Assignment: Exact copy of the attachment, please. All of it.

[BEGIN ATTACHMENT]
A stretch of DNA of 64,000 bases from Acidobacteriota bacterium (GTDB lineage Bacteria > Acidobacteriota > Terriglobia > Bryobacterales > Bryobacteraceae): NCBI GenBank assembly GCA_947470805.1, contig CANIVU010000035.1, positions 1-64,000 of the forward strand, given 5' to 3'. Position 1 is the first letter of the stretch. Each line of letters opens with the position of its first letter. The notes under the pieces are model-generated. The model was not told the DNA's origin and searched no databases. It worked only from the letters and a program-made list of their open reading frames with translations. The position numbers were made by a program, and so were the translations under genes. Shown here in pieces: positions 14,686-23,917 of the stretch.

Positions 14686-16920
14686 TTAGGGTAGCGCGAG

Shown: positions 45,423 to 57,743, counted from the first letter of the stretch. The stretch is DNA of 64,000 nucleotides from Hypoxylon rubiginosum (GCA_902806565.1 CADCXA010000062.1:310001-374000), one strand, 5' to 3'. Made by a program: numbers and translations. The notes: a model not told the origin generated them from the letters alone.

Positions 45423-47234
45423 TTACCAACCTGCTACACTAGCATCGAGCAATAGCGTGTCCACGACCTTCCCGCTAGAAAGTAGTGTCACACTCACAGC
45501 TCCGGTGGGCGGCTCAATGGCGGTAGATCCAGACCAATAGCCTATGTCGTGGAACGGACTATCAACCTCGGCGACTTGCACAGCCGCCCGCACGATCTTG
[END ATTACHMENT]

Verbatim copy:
A stretch of DNA of 64,000 bases from Acidobacteriota bacterium (GTDB lineage Bacteria > Acidobacteriota > Terriglobia > Bryobacterales > Bryobacteraceae): NCBI GenBank assembly GCA_947470805.1, contig CANIVU010000035.1, positions 1-64,000 of the forward strand, given 5' to 3'. Position 1 is the first letter of the stretch. Each line of letters opens with the position of its first letter. The notes under the pieces are model-generated. The model was not told the DNA's origin and searched no databases. It worked only from the letters and a program-made list of their open reading frames with translations. The position numbers were made by a program, and so were the translations under genes. Shown here in pieces: positions 14,686-23,917 of the stretch.

Positions 14686-16920
14686 TTAGGGTAGCGCGAG

Shown: positions 45,423 to 57,743, counted from the first letter of the stretch. The stretch is DNA of 64,000 nucleotides from Hypoxylon rubiginosum (GCA_902806565.1 CADCXA010000062.1:310001-374000), one strand, 5' to 3'. Made by a program: numbers and translations. The notes: a model not told the origin generated them from the letters alone.

Positions 45423-47234
45423 TTACCAACCTGCTACACTAGCATCGAGCAATAGCGTGTCCACGACCTTCCCGCTAGAAAGTAGTGTCACACTCACAGC
45501 TCCGGTGGGCGGCTCAATGGCGGTAGATCCAGACCAATAGCCTATGTCGTGGAACGGACTATCAACCTCGGCGACTTGCACAGCCGCCCGCACGATCTTG